Dutch cyber expert Roel Schouwenberg is absolutely certain that a new computer virus, discovered last week by Russian anti-virus company Kaspersky Lab, was created by a government agency. Schouwenberg, who works for Kaspersky, says 'Flame' is the next logical step in the new digital arms race.
Flame is extremely advanced and such a danger that the UN's telecommunication watchdog warned of a serious threat to member states' critical infrastructure. That's the first time that the UN ITU has issued such a warning. The organisation also called for increased international co-operation in the fight against cyber espionage.
Flame, as the malware has been dubbed, has infected computer systems in Iran, Sudan and five countries in the Middle East. The targets include private individuals, government institutions, companies and universities. Flame is a sophisticated tool: it steals data, takes screenshots, registers keyboard strikes, remotely operates webcams and audio recording equipment as well as tapping into mobile phones via Bluetooth equipment.
The largest variant detected so far is 20 MB and used holes in Microsoft software code to infect computers. It is the largest malware ever detected; ordinary computer viruses are usually just a few kilobytes and even the Stuxnet worm was only 500 kb.
Apart from the Bluetooth application, none of these spy techniques are new. Schouwenberg says it is not what Flame does that makes it so special but the way the code is written and how the operation is being run. "This is extremely advanced," he says. Experts believe that it will take several years before they truly understand how the cyber weapon works.
Flame's controllers send an individually tailored package to the system they wish to penetrate. The package contains a number of modules with specific tasks. The controllers can turn the individual modules on and off remotely; experts say it is entirely possible that there are modules lying dormant that they haven't yet discovered. According to Schouwenberg, it's probable that Flame was being run in parallel with Stuxnet. "We suspect that there is also a sabotage module; that shifts the whole operation from cyber espionage into cyber sabotage and that is far more dangerous."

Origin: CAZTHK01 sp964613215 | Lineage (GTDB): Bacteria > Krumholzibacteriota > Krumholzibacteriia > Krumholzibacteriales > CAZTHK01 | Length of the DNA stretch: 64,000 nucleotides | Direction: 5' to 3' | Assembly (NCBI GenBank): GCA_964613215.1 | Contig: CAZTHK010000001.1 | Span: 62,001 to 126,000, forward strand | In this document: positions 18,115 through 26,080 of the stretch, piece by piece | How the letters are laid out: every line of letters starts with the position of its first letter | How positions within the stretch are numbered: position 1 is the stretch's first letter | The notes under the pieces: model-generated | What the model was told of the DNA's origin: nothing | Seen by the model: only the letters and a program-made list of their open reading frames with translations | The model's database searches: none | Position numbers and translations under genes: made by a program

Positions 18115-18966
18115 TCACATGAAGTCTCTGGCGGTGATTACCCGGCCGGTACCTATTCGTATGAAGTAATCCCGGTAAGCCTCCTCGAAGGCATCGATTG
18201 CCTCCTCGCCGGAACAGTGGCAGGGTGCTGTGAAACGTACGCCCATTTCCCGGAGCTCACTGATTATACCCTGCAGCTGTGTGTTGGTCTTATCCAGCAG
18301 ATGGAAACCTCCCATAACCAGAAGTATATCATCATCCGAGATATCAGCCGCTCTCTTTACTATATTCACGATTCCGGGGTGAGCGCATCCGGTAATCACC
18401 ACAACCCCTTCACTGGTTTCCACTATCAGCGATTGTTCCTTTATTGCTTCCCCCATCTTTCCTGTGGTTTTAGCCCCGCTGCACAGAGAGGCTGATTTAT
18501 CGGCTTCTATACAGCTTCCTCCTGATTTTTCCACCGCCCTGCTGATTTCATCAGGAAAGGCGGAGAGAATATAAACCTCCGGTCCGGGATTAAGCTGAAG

How the spyware was inserted into systems that are supposedly secure is not yet known, but Schouwenberg says, "No code is 100 percent secure. Fortunately universities are focusing more on the dangers that accompany errors in programme code." Despite the now well-known risks, governments and companies pay far too little attention to updating their software and on security.
The 2010 discovery of Stuxnet, a sabotage virus specifically targeting Iran's uranium enrichment programme, shook the computer security world. Schouwenberg says, "The order to develop Stuxnet and Flame appeared to originate from the same entity. The coding contains a number of technical hallmarks that we haven't seen anywhere else."
Although both use coding errors in Windows software for printers and USB sticks, the philosophy behind them appears to be different. And, while Stuxnet infected thousands of computers, Flame has only been detected in 382. However, Flame appears to be older than Stuxnet and was probably launched in 2007. Stuxnet was primarily created as a sabotage weapon while Flame is primarily used to collect data.
According to the New York Times, the United States and Israel were the co-creators of Stuxnet. The espionage programme was allegedly started during George W Bush's presidency and continues under Barack Obama. Extrapolating from the New York Times' theory, one could surmise that Flame was also a US-Isreal creation. And indeed, there is a certain logic behind the conclusion, as various Arab countries, along with Iran and Sudan, were targeted by the operation; all countries heavily monitored by Washington in the war on terrorism.
Schouwenberg refuses to speculate as to Flame's origins; there's still no hard evidence to support any theories. However, he asserts that it's obvious that a government doesn't write the program itself but hires experts to do so.
Stuxnet and Flame make it clear that cyber sabotage and cyber espionage are crucial weapons in modern warfare, a sort of 'cyber industrial complex' worth billions of dollars.
Schouwenberg: "cyber warfare is easier, cheaper, and less risky than traditional warfare. There is one large problem though, people blame the attack on certain governments and then launch reprisals, but they launch their countermeasures without any proof whatsoever."